Ralliart colt Mitsubishiâ€™s mini monster VW Ultimate Scirocco TDI all-rounder?
evora v6 ips Lotus launches two-pedal paddleshift
elcome to the July issue of Road Magazine – where we are celebrating three of the best press cars we’ve test driven in recent months. Firstly, there’s the brand spanking new Lotus Evora V6 IPS – the first two-pedal automatic Lotus since 1986, opening the evocative and beautiful Evora to a truly global audience, particularly in America and Asia. Technology has moved on tremendously in the 25 years since the last Lotus auto, and the clever IPS’ twin clutch, “shift by wire” system is one of the best we’ve ever tested – making the most of the 280PS, 350Nm 3.5-litre V6 engine and amazing Evora chassis. Then there’s the surprising Mitsubishi Ralliart Colt – perhaps the best handling front-wheel-drive car on the market? Its turbocharged 1.5-litre engine – offering 147bhp and 155lb ft and 0-60mph in 7.4s and 131mph – is a hoot, and the Ralliart suspension tweaks make this quirky looking little car so much fun to drive. And it’s a bargain at £13,949. Then there’s the gorgeous, stylish, swift and economical VW VW Scirocco TDi – arguably the perfect daily driver? And not so shabby on track too, as we discovered at Cadwell Park.
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ransmission technology has come on perhaps further than all other automotive engineering in the past decade – a point proved by the fact Lotus are prepared to launch a two-pedal version of their flagship killer coupe, the Evora today, fully loaded with confidence... claiming it makes the V6 more fuel efficient and opens the car up to a larger global audience, specifically America and Asia. They expect 60% of all sales (now in 28 countries) to be IPS, or ‘Intelligent Precision Shift.’ The Evora V6 manual has been around for three years now (unbelievably, as it still looks superbly sharp) and is available in 276bhp 24-valve (Toyota) V6 normally aspirated form, or with a supercharger and roadmagazine.co.uk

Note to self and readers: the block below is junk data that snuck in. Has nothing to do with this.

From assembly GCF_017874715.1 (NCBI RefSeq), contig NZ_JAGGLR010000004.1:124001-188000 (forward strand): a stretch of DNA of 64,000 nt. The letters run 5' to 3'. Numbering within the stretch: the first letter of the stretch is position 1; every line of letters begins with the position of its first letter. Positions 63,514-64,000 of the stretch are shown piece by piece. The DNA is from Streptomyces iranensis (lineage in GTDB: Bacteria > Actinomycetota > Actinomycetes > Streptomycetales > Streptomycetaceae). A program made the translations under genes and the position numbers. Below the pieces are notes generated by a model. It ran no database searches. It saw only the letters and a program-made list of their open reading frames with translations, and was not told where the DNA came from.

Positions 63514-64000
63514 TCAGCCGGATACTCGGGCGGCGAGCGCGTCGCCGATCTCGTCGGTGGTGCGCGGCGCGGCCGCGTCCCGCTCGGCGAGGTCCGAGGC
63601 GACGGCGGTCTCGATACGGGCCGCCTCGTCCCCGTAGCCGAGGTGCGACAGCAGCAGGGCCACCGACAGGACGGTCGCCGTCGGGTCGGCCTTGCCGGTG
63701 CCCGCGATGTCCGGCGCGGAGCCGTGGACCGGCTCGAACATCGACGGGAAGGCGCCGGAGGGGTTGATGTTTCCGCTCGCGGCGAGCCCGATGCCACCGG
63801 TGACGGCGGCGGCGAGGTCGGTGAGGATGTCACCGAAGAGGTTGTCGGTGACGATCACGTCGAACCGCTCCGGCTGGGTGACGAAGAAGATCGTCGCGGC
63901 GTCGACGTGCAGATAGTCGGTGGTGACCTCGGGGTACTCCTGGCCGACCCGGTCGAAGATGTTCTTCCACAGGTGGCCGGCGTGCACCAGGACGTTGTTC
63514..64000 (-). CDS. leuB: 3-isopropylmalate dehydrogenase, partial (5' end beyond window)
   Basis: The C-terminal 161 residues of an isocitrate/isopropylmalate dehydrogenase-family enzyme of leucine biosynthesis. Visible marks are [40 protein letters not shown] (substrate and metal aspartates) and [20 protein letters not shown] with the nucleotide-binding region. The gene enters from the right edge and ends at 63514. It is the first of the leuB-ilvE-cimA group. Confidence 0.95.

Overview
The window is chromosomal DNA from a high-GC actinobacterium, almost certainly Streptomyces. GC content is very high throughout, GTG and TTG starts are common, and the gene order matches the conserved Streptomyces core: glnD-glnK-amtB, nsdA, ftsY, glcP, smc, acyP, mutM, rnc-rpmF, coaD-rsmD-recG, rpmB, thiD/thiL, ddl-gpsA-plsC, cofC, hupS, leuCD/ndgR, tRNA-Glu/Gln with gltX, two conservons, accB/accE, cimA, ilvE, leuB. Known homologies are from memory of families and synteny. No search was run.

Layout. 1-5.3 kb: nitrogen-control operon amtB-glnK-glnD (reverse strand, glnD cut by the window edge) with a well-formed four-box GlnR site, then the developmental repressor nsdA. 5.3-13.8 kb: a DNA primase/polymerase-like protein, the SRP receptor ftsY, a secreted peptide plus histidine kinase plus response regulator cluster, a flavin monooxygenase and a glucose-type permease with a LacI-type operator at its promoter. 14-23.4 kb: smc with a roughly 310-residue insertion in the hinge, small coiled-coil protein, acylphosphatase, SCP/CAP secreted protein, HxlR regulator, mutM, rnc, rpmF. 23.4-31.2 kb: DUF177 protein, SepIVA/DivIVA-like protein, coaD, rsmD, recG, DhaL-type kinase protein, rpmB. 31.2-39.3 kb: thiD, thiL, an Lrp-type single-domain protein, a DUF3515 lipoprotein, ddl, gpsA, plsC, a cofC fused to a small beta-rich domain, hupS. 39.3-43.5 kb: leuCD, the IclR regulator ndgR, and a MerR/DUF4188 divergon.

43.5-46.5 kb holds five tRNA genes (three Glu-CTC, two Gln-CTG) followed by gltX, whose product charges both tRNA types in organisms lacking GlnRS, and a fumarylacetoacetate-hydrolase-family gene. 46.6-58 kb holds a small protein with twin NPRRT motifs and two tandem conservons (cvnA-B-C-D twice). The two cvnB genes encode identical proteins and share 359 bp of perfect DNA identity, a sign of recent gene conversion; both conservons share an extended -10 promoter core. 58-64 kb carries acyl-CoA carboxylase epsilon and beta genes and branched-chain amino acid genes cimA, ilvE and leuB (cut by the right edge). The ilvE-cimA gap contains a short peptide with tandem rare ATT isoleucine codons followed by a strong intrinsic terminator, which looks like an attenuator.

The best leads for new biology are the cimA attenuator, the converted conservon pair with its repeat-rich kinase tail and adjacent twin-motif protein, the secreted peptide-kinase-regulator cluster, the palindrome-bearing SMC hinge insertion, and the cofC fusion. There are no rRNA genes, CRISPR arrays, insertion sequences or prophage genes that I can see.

345bhp. The IPS is only available in N/A form, for now, but we should see an S supercharged version out very soon... we hope! At the heart of the IPS Evora is a six-speed automatic paddleshift transmission, lifted from the Toyota Camry. But don’t think this is standard stuff. Lotus chief engineer, Ralph Sandford, and his team of talented boffins have worked their magic on the transmission, over a two year period – remapping all the software, to get the very most from the shift system, in line with the traction and engine control maps. And, in true Lotus style, weight has also been lifted from the Toyota U660E unit. IPS features a “shift by wire” system, with its own bespoke Transmission Control Unit (TCU) and a torque convertor, which stays locked most of the time. “We wanted the character of the car to be reflected roadmagazine.co.uk
in the new transmission,” says Ralph. “We’ve mapped our own algorithms to give a direct feel to all the up and down shifts, to make sure we keep the driver fully involved with the Evora driving experience.” As with most of these twin clutch paddle shift systems, you can operate the gearbox in full auto (D) mode (where fuel efficiency is the focus), or via the steering wheel mounted paddles (giving driver full
control, for 10-seconds, before reverting back to D). Naturally, there’s a speedy shift ‘Sport’ mode, giving the driver total control. It’s designed for maximum acceleration and deceleration, hanging onto revs longer (including onto the rev limiter, for drifting), giving speed matched blip down shifts and is mapped in conjunction with the engine ECU and traction control systems (allowing greater slip and jaw angles), all dictated
by speed and throttle position. It’s trick stuff. Lotus engineers also made sure the Evora IPS doesn’t shift mid-bend, unsettling the car, using G-sensors. Their attention to detail to give the rich Evora driving experience is exceptional. Unlike most of these transmission types, there’s no stick shift to ‘manually’ cog swap with. The IPS comes with funky buttons for drive, neutral, reverse and park. This really suits both inno-